The Thrift Savings Plan is a great retirement savings tool, but how does it stack up next to other plans in the private sector such as a 401(k)?
Let’s dig into it.
In January of 2020, the average TSP balance was $138,933 while the average 401(k) balance was $112,300. The market has seen some turbulent times since then, but it is very likely that the average TSP balance is still way ahead. This one fact tells us a lot about how well these plans function.
The TSP does a few things extremely well that make it hard for most 401(k) plans to keep up.
The government offers up to a 5% match. This is free money that all eligible feds should be taking advantage of. If a 401(k) plan has a match at all, it is very rare for a company to be as high as 5%. Most matching plans are around 3%.
It is not uncommon for participants in a 401(k) plan to pay 1% between fund fees and advisory fees. Federal employees, on the other hand, pay between 0.026% and 0.039% depending on what funds they are in. That means that someone in a 401(k) with a 1% fee is paying 25-38 times what feds are every year. 1% may not seem like that much but it really adds up over the years.
Let’s do a quick example. Say one person invested $500 a month in funds that earned 8% per year. He kept investing for 40 years. At the end, he’d have more than 1.6 million dollars. But if he would have paid a 1% fee every year, he would have only ended up with about 1.2 million dollars. That is a difference of $400,000 over a career!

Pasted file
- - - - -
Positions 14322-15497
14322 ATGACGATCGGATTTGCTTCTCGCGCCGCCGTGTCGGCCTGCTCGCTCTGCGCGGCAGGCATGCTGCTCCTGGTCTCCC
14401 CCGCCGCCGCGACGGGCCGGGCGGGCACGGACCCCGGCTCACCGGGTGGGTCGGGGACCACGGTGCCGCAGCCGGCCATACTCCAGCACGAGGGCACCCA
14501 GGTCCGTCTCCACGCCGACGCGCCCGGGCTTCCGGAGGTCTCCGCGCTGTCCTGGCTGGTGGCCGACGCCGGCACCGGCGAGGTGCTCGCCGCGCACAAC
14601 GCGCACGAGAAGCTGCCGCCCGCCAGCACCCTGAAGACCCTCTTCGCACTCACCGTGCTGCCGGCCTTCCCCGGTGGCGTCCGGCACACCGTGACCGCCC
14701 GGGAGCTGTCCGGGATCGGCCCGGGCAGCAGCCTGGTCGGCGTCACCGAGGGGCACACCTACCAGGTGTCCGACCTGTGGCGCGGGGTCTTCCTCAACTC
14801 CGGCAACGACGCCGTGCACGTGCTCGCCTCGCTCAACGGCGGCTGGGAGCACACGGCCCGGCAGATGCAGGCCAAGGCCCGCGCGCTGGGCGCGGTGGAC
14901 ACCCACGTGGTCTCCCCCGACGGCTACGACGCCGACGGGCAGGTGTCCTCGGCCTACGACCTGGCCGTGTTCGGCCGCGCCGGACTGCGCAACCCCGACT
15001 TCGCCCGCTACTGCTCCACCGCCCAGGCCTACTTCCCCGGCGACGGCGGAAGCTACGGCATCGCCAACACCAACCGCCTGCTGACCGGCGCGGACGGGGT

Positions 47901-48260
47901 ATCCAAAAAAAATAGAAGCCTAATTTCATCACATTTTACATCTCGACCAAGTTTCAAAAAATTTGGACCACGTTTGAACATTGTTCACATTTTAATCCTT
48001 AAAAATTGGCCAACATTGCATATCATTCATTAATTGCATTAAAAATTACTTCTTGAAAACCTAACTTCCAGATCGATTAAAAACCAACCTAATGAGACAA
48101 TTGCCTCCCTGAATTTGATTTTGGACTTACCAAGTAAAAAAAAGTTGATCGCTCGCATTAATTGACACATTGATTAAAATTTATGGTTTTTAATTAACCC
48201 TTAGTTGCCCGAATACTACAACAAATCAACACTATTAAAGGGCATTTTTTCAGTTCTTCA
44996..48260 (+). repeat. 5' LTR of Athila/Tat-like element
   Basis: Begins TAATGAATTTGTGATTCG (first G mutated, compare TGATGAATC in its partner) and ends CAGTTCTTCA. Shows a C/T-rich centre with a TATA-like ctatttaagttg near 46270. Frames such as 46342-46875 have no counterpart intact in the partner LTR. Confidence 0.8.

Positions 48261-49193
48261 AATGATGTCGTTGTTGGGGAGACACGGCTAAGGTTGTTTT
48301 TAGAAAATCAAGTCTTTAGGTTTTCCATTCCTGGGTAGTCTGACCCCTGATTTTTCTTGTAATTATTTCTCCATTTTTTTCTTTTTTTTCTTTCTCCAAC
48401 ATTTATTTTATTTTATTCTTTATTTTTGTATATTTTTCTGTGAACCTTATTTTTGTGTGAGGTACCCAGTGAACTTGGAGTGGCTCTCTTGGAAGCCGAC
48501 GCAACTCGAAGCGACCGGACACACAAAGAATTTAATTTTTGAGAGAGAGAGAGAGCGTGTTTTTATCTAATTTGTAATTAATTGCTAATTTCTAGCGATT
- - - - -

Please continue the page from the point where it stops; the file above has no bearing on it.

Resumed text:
Now, I do want to mention that all fees aren’t bad. I often charge fees in my work as a financial advisor. Just like with everything else, it comes down to what you are paying compared to what you are getting. If you find value in the services you receive then by all means pay the fee. Just make sure you understand the fees you are paying and what you get in return for those fees.
The TSP funds are head and shoulders above most 401(k) plans because of their simplicity. Because most employees struggle to know how to invest, the simpler the better. For the average Joe, these 5 funds are plenty to build a solid portfolio.
When you put all these advantages together, the TSP becomes an impressively powerful retirement planning tool. Now, I am not saying that 401(k)s are bad, because they aren’t. All I am saying is that it is very hard to find a retirement plan that trumps the TSP.
All that being said, the TSP is merely a tool, and just like any tool, the TSP is absolutely useless until you start using it. Those that truly understand the merits of the TSP are those that invest into it often and consistently, and it is not a surprise that these same people are generally the ones who become TSP millionaires.